Powering down for health

LAUREN ABBOTT

STILLWATER — In our fast-paced, technology saturated world, it is common to spend a large portion of the day staring at a screen. According to research, kids spend an average of seven hours a day looking at screens, and depending on the job, adults can spend even more. Although some of this screen time is necessary, fun, and can even be educational, there are many different negative effects that screen time can have on overall health. Some of these adverse consequences are:

• Vision: Staring at a screen for extended periods of time can cause strained eyes, dry eyes, blurred vision and sometimes headaches.

• Sleep: There are studies that suggest screen time, specifically the blue light from digital devices, can disrupt sleep-promoting hormones and keep people from getting good rest.

• Weight: The more time people spend sitting and looking at screens, the less active they are, which can lead to weight gain and diseases associated with an unhealthy weight like diabetes and heart disease.

• Social skills: In both kids and adults, spending time looking at screens means they are not making connections with real people, which can impact not only their social interactions but can also cause a decrease in self-confidence and an increase in social anxiety.

• Learning: Studies have linked excessive TV and video games to the likelihood of having attention disorders. Kids are also likely to perform worse in school if they spend most of their time when they get home in front of a TV or a computer.

The goal is to not do away with technology or screen time all together, but to limit exposure and be strategic about where and when we look at screens. Strategies for being more responsible about screen time and therefore increasing overall health include:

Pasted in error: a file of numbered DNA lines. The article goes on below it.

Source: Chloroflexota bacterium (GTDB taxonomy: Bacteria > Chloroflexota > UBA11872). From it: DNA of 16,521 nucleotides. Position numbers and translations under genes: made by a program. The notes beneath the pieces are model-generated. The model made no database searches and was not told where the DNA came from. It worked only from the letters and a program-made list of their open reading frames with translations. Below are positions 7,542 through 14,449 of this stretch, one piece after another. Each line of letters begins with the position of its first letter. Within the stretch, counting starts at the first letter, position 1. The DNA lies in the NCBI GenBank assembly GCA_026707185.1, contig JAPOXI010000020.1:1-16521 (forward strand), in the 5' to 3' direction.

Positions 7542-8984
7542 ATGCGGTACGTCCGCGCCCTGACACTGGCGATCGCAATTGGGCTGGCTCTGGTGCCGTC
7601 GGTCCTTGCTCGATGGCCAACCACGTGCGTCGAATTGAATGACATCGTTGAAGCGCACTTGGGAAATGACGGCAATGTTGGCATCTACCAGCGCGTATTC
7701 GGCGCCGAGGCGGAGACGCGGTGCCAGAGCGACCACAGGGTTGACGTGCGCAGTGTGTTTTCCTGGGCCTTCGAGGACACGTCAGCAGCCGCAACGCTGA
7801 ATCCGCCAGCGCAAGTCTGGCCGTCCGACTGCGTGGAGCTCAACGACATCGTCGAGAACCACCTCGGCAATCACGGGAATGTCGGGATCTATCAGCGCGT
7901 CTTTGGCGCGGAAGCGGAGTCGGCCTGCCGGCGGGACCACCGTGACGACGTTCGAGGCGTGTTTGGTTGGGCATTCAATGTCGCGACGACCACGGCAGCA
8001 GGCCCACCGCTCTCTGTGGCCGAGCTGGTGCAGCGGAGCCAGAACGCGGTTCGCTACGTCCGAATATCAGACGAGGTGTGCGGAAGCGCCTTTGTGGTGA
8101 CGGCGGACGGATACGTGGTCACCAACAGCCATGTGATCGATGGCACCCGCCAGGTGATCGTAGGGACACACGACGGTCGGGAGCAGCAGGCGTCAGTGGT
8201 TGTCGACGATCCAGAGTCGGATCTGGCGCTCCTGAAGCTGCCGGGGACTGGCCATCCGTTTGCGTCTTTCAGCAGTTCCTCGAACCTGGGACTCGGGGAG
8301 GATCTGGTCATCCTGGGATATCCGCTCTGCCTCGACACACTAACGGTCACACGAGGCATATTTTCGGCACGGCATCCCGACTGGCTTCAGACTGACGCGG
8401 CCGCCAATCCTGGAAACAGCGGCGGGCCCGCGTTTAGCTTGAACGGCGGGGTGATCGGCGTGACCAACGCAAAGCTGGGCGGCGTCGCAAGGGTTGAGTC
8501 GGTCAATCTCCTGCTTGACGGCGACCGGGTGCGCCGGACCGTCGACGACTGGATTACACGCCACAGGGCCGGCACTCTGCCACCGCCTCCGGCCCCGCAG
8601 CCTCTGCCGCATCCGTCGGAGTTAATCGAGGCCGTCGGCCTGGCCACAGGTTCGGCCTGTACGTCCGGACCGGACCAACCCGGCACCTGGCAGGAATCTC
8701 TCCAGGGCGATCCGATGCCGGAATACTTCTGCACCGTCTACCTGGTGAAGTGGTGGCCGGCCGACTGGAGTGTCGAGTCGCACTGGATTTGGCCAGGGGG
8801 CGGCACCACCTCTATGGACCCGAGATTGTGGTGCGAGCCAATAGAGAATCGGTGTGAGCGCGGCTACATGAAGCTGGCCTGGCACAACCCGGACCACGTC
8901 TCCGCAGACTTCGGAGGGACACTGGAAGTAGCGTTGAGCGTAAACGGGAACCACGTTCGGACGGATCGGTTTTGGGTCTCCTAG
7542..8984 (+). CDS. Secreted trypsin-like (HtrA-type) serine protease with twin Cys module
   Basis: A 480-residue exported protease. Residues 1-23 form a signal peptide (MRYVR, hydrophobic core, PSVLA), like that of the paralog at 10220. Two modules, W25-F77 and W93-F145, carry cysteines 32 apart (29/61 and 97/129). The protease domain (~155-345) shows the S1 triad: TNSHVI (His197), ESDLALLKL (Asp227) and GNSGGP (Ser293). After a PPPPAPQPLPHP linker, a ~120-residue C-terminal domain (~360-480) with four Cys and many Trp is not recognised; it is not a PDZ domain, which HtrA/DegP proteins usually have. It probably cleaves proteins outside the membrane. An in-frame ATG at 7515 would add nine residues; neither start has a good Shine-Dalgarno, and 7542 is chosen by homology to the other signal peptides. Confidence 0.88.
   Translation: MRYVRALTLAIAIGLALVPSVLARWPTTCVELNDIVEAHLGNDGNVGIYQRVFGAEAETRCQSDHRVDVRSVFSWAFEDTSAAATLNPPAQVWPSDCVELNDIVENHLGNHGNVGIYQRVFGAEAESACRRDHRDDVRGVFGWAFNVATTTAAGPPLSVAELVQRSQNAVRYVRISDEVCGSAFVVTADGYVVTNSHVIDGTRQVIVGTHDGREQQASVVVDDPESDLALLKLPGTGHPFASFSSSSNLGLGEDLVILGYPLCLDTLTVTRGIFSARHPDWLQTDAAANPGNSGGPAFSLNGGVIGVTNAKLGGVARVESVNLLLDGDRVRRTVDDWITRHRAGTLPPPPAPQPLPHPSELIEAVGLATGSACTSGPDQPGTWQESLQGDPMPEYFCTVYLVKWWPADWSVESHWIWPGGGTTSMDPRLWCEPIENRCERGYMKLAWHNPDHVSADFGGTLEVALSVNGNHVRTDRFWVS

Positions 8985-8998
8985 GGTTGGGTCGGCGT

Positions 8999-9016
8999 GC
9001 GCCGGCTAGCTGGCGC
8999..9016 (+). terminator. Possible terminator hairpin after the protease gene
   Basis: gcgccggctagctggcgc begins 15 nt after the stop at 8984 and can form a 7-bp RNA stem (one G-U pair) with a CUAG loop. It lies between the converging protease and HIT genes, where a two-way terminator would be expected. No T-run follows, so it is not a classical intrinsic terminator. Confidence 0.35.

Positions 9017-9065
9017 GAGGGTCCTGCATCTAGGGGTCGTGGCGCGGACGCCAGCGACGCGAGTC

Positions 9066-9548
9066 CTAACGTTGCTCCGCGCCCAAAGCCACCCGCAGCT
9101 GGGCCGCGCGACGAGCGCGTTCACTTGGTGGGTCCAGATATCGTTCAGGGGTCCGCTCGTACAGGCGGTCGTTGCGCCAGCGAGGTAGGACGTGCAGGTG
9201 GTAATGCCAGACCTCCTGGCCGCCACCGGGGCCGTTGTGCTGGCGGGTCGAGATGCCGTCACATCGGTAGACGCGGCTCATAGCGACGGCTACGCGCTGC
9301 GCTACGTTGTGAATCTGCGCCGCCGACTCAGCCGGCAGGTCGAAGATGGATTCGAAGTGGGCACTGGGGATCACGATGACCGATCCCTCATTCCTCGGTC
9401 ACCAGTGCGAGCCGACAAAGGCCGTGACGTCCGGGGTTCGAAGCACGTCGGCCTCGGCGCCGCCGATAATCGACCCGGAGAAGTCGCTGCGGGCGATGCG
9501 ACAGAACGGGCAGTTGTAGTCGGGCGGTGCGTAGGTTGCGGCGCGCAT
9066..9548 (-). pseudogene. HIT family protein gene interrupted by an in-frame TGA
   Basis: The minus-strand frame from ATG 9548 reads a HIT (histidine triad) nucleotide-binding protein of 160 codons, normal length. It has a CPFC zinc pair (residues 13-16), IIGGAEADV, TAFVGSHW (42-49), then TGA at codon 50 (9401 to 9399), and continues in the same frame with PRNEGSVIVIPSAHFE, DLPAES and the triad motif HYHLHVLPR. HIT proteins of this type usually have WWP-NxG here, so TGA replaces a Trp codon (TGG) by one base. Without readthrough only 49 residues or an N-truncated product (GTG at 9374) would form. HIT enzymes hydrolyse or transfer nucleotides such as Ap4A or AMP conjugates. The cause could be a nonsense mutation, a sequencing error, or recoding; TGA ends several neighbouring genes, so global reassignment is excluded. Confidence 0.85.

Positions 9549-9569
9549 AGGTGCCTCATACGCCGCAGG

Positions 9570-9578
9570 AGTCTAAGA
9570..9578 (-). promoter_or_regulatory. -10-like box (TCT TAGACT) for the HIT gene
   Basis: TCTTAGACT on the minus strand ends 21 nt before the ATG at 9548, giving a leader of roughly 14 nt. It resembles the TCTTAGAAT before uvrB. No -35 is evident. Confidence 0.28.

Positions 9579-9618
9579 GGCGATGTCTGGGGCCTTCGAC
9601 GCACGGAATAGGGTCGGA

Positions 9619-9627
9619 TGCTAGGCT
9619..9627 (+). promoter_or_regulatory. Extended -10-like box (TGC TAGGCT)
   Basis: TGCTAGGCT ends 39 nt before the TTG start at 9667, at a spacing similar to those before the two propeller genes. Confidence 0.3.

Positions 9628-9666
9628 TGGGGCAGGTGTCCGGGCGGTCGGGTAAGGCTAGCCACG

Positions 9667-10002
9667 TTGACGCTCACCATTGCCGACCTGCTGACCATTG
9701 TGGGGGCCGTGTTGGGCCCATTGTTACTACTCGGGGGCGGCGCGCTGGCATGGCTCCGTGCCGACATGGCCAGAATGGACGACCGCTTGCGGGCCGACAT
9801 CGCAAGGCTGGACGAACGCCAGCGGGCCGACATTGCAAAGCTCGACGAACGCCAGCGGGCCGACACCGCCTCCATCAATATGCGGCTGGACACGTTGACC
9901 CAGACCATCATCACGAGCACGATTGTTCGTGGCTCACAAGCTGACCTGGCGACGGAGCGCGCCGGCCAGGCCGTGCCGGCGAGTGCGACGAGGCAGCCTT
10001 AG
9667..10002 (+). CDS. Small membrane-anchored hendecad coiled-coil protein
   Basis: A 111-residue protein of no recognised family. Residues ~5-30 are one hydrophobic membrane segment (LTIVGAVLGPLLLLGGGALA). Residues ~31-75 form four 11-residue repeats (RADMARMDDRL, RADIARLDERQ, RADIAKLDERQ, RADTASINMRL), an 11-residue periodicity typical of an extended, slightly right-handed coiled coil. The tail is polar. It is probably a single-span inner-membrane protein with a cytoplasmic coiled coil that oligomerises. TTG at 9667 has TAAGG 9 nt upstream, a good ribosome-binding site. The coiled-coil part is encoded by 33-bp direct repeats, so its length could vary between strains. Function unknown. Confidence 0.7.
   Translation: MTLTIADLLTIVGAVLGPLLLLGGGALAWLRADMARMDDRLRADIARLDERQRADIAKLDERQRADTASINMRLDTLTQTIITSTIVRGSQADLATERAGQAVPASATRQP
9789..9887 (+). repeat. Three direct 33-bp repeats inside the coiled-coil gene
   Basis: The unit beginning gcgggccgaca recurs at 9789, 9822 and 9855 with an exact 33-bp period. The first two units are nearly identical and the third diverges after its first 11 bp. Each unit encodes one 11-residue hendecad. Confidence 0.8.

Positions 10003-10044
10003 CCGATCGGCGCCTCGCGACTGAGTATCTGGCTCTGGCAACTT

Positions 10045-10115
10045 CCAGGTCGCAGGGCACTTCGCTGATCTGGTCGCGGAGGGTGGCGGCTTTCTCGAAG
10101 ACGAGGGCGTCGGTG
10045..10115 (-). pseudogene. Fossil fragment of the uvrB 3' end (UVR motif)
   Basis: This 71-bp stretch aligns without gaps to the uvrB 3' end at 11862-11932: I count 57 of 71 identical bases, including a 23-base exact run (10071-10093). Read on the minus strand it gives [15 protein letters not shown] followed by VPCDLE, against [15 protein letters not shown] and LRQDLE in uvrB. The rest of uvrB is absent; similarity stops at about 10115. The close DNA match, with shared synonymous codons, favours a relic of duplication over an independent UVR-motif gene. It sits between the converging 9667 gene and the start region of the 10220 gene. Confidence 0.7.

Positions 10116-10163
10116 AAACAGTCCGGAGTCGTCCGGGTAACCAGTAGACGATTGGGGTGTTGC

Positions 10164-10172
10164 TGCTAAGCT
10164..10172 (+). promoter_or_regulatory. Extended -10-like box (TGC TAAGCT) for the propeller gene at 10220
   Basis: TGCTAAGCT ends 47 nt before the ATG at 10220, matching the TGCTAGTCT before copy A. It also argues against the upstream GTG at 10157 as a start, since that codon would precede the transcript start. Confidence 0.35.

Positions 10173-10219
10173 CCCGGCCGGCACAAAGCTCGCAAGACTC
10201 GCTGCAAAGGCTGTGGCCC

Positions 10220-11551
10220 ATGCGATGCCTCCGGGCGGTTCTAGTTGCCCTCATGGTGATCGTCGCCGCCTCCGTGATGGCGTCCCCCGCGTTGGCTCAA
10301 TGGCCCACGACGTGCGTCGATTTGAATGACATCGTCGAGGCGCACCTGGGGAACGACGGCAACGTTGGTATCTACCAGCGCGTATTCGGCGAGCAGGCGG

• Try to restrict screen time to as little as possible for children under the age of 2.

• Young children and teens should be limited to two hours a day.

• Keep TVs and computers outside of bedrooms.

• If you must look at a screen for work, try to go as technology free as possible once at home.

• Try to avoid watching TV during meals and limit computer time during homework to only what is necessary.

• Use screen time as a reward and not the norm.

• Set a smart phone curfew and try to avoid looking at any screens starting an hour before bed time.

• Set an example for your children, spouse, friends and community! Try to build community around things other than technology!

Screen technology can be a wonderful asset for work, a great entertainment and a way to connect with the world. Just as in other areas of life, balance is key when it comes to screen time, and while getting rid of it all together may prove extremely difficult, limiting screen time for both children and adults can lead to better overall health and happiness, which is definitely worth powering down!

Lauren Abbott is a TSET Healthy Living Program Specialist.